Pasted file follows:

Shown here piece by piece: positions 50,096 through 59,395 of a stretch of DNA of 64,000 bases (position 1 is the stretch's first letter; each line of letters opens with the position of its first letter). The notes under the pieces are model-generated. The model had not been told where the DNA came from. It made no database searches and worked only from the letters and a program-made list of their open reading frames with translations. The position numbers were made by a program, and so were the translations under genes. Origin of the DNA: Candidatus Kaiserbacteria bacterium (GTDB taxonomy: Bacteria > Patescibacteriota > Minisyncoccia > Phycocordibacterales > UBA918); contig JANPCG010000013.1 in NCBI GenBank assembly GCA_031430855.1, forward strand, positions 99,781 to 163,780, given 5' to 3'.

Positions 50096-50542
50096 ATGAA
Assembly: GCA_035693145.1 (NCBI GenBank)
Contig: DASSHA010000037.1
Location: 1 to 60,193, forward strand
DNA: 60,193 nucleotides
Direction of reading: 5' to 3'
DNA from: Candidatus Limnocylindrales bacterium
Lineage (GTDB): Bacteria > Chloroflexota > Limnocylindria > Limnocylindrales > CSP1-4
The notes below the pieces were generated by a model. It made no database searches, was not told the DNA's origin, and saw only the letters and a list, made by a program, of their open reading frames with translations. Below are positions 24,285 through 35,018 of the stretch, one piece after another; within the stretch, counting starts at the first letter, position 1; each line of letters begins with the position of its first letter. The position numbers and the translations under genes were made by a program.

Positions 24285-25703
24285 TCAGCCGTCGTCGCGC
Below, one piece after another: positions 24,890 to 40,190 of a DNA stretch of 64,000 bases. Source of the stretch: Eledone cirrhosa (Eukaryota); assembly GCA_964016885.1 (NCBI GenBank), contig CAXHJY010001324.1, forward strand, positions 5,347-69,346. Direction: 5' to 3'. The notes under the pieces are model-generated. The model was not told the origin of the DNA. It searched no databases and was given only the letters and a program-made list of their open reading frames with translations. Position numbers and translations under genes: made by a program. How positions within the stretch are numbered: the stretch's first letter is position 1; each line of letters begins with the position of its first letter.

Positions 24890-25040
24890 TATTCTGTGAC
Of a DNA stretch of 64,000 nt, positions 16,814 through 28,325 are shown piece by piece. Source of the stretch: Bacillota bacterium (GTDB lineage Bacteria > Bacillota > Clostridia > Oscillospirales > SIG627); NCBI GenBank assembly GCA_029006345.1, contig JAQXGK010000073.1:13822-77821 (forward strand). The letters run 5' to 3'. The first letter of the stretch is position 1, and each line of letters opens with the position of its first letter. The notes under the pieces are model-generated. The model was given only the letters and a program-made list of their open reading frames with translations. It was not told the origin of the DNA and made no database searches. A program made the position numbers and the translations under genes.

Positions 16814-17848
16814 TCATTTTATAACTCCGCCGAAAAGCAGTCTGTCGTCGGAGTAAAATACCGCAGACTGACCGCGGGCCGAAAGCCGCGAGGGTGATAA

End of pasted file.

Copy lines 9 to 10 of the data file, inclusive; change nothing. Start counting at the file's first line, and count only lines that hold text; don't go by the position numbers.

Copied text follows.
DNA from: Candidatus Limnocylindrales bacterium
Lineage (GTDB): Bacteria > Chloroflexota > Limnocylindria > Limnocylindrales > CSP1-4